US Isolated as China Gains European Allies for Development Bank

A file photo shows Chinese Finance Minister Lou Jiwei (L) giving a speech with the guests of the signing ceremony of the Asian Infrastructure Investment Bank in the Great Hall of the People in Beijing, China, on the 24th of October in 2014. The EU's four largest economies have backed the establishment of a Beijing-sponsored development bank, giving a triumph to China over US opposition. Photo: Takaki Yajima/EPA

By Lars Nicolaysen and Andreas Landwehr

BEIJING (DPA) — The United States appears to have manoeuvred itself into an isolated corner by opposing a Chinese-backed development bank that has now received support not only from France, Germany and Italy, but also from long-time US ally Britain.

The four largest members of the European Union have made clear their intention to be founding members of the Asian Infrastructure Investment Bank (AIIB), marking a major diplomatic coup for Beijing, which originated the idea.

Many details have yet to be ironed out, but the Europeans saw clear advantage of being in at the launch, rather than in the excluded and isolated position the US now finds itself in.


There is no doubt of the need for infrastructure investment in Asia, nor of China's position as a powerful investor, given that it holds the largest foreign exchange reserves in the world.

"The more countries that participate, the better," is the view expressed by Martin Schulz, the German politician who presides over the European Parliament, during a visit to Beijing.

The aim is for the development bank to invest in roads, ports, airports, energy provision and telecommunications in Asia, and European companies believe that participation in the bank will help open doors to business opportunities.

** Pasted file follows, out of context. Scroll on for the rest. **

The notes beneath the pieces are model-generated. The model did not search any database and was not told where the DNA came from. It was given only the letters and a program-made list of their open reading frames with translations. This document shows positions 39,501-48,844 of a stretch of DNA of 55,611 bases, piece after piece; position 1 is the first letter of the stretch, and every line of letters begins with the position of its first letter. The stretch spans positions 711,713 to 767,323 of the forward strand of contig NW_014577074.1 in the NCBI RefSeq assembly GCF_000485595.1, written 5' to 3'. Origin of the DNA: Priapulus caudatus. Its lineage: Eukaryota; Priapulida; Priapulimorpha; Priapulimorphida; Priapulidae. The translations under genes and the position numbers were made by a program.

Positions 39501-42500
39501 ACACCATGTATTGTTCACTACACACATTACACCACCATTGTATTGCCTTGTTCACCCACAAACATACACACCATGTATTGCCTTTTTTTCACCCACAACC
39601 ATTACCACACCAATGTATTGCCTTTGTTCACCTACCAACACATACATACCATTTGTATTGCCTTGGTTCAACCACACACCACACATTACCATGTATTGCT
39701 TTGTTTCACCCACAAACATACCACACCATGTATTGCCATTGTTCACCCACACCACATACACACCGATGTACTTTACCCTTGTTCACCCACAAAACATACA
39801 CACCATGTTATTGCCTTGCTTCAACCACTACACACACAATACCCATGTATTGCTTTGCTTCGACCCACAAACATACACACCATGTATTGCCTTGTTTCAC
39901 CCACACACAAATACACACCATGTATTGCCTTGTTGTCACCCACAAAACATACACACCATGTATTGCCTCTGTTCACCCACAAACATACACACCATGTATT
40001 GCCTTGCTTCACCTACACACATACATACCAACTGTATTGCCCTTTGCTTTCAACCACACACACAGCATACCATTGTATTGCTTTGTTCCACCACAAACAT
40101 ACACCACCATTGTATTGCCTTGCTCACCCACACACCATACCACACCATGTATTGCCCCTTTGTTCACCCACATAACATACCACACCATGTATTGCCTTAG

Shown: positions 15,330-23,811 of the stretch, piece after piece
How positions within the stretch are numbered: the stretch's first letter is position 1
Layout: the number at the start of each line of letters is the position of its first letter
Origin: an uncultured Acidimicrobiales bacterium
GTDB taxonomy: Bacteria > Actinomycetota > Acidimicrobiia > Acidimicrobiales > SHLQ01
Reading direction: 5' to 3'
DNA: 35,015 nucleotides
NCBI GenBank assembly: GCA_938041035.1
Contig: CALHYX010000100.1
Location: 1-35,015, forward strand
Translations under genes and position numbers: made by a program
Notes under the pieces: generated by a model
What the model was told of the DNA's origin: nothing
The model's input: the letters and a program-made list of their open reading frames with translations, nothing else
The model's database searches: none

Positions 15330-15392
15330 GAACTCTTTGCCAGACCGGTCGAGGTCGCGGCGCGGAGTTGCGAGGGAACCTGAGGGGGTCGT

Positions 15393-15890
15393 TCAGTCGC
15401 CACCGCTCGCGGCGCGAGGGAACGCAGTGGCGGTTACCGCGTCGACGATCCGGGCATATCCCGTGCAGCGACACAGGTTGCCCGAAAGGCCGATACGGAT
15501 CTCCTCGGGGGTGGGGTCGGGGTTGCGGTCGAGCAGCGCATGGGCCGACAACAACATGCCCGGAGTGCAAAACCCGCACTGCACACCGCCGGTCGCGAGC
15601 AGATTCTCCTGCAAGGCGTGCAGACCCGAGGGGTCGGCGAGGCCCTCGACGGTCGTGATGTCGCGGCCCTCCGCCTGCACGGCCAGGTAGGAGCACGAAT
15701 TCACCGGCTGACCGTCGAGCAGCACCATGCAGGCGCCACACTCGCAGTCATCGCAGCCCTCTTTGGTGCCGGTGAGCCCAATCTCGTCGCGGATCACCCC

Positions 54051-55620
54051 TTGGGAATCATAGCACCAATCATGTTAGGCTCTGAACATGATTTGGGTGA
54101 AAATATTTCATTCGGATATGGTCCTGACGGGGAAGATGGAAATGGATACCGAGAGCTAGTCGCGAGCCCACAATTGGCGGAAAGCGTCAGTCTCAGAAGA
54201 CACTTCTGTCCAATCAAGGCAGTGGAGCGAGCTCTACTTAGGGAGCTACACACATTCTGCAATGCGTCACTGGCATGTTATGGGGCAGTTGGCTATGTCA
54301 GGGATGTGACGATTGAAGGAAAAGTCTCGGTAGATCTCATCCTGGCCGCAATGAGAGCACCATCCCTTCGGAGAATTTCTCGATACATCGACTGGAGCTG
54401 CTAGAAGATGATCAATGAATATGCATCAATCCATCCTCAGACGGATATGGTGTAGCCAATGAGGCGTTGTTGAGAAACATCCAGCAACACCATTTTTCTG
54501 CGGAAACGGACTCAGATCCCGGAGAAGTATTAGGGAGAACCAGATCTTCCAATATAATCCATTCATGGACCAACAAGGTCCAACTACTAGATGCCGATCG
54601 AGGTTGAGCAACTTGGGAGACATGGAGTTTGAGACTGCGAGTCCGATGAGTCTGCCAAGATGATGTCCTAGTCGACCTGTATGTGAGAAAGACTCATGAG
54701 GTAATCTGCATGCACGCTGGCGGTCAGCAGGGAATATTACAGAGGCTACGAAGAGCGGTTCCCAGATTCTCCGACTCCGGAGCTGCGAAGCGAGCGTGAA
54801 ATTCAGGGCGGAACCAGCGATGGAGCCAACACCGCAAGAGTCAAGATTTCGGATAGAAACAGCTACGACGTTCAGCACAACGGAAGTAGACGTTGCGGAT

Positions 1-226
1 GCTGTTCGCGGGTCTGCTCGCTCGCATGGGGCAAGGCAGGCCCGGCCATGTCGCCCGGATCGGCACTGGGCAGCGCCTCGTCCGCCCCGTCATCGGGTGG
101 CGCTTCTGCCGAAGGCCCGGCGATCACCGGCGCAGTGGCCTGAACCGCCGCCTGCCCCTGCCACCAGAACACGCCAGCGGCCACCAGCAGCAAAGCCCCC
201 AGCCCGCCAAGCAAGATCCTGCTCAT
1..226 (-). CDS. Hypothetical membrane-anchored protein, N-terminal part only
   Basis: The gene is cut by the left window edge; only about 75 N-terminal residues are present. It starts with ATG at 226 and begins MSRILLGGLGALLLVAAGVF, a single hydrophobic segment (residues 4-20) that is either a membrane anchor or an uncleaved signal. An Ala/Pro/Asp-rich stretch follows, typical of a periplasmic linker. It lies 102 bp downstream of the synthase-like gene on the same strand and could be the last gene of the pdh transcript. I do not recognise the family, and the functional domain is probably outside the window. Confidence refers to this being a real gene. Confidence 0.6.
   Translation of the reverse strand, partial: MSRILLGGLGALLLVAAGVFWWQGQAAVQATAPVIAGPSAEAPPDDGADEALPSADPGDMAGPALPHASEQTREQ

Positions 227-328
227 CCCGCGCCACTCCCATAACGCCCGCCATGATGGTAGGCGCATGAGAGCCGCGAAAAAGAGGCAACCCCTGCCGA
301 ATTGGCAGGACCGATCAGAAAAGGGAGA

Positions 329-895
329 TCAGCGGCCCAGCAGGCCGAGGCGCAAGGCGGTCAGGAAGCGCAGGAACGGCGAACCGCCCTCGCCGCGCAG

The initiative is part of a Chinese offensive, to make an "Asian dream" come true through the development of economic corridors, as President Xi Jinping has remarked in reference to his "Chinese dream" of a rejuvenated China.

China is to invest around 50 billion dollars in the new bank, which could in the end have assets of 100 billion dollars with the contributions of other members.

The US is opposed, seeing the AIIB as competing with the World Bank and the Asian Development Bank, and expressing concerns on whether its governance will be in line with established practice.

By contrast, China sees the current international financial system as dominated globally by the US and regionally by Japan.

Beijing is also frustrated at Washington's delays in implementing long-decided reforms to the International Monetary Fund that would give China and other developing countries a greater say.

Even though World Bank President Jim Yong Kim – a US appointee – publicly welcomed the new initiative, a White House official expressed the Obama administration's opposition.

"We are wary about a trend toward constant accommodation of China, which is not the best way to engage a rising power," the unnamed official told the Financial Times.

The background is the contest between the US and China for influence in Asia and in establishing a new world order.

"Many analysts believe that the current situation proves the US lacks the ability to contain a rising China," according to a comment in the Global Times, an organ of the official Chinese People's Daily.

China's success in wooing key European and Asian nations means that it "has also gained some important rights for the future," it said.

Beijing would not turn the issues around the AIIB into a contest with the US, it said, as "an approach that sets the US as an adversary is contrary to China's doctrine." The newspaper expressed the hope that the US would a member of the new development bank one day.

Some Western analysts have also criticised the US approach. Attempts to undermine an institution that could improve the lives of Asians are "short-sighted," said Tom Miller of the independent Gavekal Dragonomics research group in Beijing.

But he also cautioned that Beijing had to reconsider its policies of providing cash to corrupt governments, citing cooperation with Zambia, Liberia, South Sudan and Myanmar as evidence of a policy that had backfired.


Chinese Foreign Ministry spokesman Hong Lei insisted the AIIB would learn from the "sound practice" of existing development banks.

Elizabeth Economy of the US Council on Foreign Relations think tank said: "If the AIIB does not do a better job than China's own development banks, it will be a stain not only on Beijing but also on all the other countries that are participating."

But if it did maintain the standards of the World Bank and ADB, "it will be a welcome addition to the world of development financing," she said.